Smaller cross-town rival Hermes International held its AGM on the same day and saw some similarly striking results. One of the largest votes against was on the pay for the joint executive chairs of the company (each a member of the founding family, which dominates the share capital and even more so the voting rights). The headline 9% opposition to this resolution translates to a vote against of around 60% of the independent shareholders. Similarly, the 7% who opposed the vote on related party transactions amounts to some 51% of the independents. Italian cold weather luxury competitor Moncler (AGM 18th April) also suffered a rebellion on pay: an 11% vote against its remuneration report, or 15% of the independent investors.

Luxury of a different sort also gave rise to pay concerns: 31% of shareholders at Swiss chocolatier Lindt & Sprungli (AGM 20th April) voted against the remuneration report. Once the supporting foundations and other allied investors are excluded, this looks more like a 45% vote against. Also on 20th April, Swiss chocolate, coffee and other food producer Nestle was also the subject of a pay rebellion, with 18% of shareholders rejecting the remuneration report. In addition, over 16% opposed the reappointment of busy director Dinesh Paliwal to the compensation committee.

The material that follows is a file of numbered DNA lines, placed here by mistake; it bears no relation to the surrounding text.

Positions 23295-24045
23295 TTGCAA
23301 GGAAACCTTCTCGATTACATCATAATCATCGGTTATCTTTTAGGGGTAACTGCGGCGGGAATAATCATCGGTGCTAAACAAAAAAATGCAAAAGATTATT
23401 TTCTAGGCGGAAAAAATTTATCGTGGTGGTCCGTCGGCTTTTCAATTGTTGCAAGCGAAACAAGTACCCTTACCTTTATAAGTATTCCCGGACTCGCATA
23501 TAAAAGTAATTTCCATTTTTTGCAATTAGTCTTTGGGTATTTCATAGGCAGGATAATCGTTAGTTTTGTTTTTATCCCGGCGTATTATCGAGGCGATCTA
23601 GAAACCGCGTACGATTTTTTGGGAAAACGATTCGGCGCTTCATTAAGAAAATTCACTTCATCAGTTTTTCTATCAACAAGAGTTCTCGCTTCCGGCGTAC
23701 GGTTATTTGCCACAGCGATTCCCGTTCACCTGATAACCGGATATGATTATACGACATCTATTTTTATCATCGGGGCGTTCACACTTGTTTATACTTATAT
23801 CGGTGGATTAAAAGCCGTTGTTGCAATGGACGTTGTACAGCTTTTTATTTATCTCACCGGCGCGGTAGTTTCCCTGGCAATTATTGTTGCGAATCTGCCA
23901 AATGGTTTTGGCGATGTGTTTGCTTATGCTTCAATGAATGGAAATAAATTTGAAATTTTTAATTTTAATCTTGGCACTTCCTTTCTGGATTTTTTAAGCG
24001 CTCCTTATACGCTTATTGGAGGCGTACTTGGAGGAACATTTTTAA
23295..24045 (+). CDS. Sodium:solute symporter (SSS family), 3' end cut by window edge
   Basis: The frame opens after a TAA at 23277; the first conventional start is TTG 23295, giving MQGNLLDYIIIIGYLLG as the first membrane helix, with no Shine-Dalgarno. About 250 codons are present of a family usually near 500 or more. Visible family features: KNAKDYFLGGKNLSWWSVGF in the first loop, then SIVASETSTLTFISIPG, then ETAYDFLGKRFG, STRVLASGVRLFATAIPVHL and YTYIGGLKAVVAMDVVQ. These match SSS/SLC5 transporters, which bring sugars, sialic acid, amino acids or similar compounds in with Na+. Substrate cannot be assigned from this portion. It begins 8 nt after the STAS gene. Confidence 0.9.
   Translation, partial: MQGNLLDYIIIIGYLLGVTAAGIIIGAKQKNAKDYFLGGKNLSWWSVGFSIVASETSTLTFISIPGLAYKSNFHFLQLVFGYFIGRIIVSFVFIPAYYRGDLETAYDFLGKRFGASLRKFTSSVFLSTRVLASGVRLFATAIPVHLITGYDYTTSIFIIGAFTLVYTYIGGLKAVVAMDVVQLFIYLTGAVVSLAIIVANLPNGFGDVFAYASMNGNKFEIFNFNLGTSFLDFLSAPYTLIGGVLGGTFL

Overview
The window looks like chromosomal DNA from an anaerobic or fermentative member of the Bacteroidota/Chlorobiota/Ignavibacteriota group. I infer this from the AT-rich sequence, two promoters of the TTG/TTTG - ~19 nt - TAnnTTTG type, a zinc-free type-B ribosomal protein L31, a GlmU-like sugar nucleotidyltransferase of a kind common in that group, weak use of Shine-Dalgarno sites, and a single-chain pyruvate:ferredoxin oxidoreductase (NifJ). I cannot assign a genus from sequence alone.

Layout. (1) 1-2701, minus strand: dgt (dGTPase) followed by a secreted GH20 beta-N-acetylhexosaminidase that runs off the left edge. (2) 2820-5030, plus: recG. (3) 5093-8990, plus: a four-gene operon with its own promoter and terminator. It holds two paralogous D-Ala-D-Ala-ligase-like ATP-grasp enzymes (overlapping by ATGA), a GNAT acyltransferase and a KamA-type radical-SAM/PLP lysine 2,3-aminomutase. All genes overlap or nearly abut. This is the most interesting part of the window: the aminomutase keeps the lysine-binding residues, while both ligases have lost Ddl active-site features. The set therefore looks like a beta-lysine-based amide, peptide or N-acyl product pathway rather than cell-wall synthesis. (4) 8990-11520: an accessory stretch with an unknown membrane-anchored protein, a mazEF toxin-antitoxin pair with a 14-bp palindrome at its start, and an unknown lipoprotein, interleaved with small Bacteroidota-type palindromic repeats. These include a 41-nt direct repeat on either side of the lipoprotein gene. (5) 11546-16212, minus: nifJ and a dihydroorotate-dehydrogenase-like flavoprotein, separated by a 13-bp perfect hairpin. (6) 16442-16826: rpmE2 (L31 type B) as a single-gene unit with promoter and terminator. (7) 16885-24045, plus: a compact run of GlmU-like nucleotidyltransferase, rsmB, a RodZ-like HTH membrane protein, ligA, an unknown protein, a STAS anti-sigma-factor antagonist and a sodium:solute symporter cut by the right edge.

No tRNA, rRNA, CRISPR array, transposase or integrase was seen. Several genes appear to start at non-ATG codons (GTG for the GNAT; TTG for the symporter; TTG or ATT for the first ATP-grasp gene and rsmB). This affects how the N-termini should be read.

Shareholders of French beauty company L’Oreal (AGM 21st April) seem of the view that its management isn’t worth it, with 15% opposing the remuneration report – or 26% of those not from the founding family. In addition, 13% (or 22% of the independents) opposed the re-election of Fabienne Dulac, an Orange executive with a poor attendance rate at L’Oreal board meetings. Similarly, at German Nivea business Beiersdorf (AGM 13th April), the headline vote against the remuneration report was striking enough at 24%, but once the votes of the majority shareholder are taken into account, that amounts to 70% opposition from minority investors. The company had both made an unexplained €1 million retention award to a senior executive but also was notably generous to some departed executives too. On the same day, Campari also saw some remarkable voting activity, though this was again masked by the fact that it has a majority shareholder whose dominant control is exaggerated by an unequal voting rights framework so that it wields around 70% of the votes. The 17% vote against the remuneration report, 15% against a share options scheme and 16% against a share buyback look more like 82%, 75% and 77%  votes against among the minority shareholders.